DeWaters AL, Miller EL, Haidet P, Gonzalo JD. Systems-based practice: expert perspectives on the origin and evolution of an ambiguous competency. Acad Med. 2024 Apr 1;99(4):424-9. doi: 10.1097/ACM.0000000000005478

PURPOSE: Systems-based practice (SBP) has been a core competency in graduate medical education in the United States since 1999, but it has been difficult to operationalize in residency programs due to its conceptual ambiguity. The authors explored the historical origin and subsequent development of the SBP competency from the perspective of individuals who were influential across critical phases of its implementation and ensuing development. The goal of this study was to elicit the history of SBP from the perspective of individuals who have expertise in it and to use those findings to inform the current SBP construct.

METHOD: Between March and July 2021, 24 physicians, nurses, educators, and leaders in the field of SBP were individually interviewed about the origin and meaning of SBP as practiced in U.S. medical education using a semistructured guide. Individuals were selected based upon their influence on the origin or evolution of the SBP competency. Data were iteratively collected and analyzed using real-time analytic memos, regular adjudication sessions with the research team, and thematic analysis. Researchers identified themes from participants' perspectives and agreed upon the final results and quotations.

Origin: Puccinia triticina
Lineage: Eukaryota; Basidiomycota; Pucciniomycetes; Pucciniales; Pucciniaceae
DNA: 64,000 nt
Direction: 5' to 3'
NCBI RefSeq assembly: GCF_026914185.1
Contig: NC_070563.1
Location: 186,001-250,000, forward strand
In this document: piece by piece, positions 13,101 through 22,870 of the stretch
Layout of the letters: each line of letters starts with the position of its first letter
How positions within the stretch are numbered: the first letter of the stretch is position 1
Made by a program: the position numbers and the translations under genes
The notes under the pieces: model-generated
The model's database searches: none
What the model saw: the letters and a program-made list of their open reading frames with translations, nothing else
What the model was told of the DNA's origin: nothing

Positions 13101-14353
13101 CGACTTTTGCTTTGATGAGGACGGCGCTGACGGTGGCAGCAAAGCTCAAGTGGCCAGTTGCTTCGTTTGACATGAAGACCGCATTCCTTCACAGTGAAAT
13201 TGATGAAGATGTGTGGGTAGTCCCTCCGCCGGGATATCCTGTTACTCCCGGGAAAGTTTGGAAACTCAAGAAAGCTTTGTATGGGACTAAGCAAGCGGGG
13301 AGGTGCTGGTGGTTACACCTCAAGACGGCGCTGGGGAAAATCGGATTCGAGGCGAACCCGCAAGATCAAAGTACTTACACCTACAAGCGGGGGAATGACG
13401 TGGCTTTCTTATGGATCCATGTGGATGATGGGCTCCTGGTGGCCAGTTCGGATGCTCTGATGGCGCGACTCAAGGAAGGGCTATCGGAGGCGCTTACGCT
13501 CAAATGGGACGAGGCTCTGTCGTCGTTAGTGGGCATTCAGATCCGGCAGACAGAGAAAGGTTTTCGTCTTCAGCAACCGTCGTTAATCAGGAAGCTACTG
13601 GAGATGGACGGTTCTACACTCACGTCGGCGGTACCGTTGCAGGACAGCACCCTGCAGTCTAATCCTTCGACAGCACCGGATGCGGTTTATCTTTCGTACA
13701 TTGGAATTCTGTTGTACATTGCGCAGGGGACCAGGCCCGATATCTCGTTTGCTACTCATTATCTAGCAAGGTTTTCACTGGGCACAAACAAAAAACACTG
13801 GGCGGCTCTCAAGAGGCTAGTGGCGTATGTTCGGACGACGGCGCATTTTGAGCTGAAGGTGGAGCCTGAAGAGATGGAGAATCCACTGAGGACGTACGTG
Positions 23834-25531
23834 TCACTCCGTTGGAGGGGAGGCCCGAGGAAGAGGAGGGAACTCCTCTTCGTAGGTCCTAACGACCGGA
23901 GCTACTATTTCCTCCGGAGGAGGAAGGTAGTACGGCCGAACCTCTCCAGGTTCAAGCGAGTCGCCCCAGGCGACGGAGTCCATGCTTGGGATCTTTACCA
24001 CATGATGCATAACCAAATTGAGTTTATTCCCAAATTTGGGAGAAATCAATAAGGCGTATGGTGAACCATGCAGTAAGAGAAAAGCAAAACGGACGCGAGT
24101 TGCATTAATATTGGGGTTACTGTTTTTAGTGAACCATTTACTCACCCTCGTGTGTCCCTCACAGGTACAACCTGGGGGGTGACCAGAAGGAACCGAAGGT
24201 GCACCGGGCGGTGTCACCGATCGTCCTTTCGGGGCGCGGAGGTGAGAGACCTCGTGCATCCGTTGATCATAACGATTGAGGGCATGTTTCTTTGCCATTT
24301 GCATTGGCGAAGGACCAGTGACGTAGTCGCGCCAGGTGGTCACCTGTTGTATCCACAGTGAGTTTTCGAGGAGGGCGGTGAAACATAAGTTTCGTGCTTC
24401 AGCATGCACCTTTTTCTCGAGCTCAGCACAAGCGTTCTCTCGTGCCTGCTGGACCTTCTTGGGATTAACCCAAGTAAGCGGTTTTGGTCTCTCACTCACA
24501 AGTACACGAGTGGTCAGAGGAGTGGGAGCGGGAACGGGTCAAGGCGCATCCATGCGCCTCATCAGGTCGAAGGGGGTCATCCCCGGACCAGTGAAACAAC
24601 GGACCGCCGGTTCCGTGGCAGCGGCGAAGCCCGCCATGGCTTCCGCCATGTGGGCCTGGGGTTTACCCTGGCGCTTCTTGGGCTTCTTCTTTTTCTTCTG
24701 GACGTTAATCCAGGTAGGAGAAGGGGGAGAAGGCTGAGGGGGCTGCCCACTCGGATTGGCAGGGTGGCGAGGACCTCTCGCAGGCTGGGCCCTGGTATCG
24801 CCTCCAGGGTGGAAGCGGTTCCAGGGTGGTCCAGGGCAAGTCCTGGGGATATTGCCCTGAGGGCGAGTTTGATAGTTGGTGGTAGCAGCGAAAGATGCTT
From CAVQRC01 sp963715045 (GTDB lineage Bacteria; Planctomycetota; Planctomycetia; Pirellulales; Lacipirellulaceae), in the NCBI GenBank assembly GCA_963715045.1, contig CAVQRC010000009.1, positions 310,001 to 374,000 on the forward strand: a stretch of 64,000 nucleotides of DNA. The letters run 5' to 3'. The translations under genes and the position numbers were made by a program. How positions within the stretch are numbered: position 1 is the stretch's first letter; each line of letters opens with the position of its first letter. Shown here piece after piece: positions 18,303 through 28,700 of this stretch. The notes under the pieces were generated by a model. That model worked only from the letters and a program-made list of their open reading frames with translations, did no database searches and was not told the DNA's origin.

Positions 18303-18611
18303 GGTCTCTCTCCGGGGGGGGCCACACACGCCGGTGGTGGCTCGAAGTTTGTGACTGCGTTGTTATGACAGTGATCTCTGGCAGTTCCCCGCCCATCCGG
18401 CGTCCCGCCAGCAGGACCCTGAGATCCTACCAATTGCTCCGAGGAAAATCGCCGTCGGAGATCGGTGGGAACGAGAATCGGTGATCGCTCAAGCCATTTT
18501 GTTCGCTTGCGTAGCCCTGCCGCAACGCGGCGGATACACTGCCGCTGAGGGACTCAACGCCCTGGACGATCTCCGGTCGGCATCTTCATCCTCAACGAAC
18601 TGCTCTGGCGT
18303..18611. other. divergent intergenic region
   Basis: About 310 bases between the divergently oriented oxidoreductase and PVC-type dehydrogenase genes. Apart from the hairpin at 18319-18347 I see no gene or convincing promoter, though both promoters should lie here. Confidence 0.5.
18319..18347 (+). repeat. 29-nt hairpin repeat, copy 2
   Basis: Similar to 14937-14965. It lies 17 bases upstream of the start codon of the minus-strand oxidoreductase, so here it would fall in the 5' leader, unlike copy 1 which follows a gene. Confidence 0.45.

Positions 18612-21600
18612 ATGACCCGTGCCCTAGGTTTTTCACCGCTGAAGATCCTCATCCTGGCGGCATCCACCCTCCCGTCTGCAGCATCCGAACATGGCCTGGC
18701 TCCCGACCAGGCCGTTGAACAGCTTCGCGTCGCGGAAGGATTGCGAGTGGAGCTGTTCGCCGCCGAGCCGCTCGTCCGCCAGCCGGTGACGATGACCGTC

RESULTS: Five themes were identified: SBP has many different definitions, SBP was intentionally designed to be vague, systems thinking was identified as the foundation of the SBP competency, the 6 core competencies established in the United States by the Accreditation Council for Graduate Medical Education were developed to be interdependent, and the SBP and practice-based learning and improvement competencies are uniquely related and synergistic.

CONCLUSIONS: Interview data indicate that since its inception, SBP has been a nuanced and complex competency, resulting in a lack of mutually shared understanding among stakeholders. This deliberate historical examination of expert perspectives provides insight into specific areas for improving how SBP is taught and learned.

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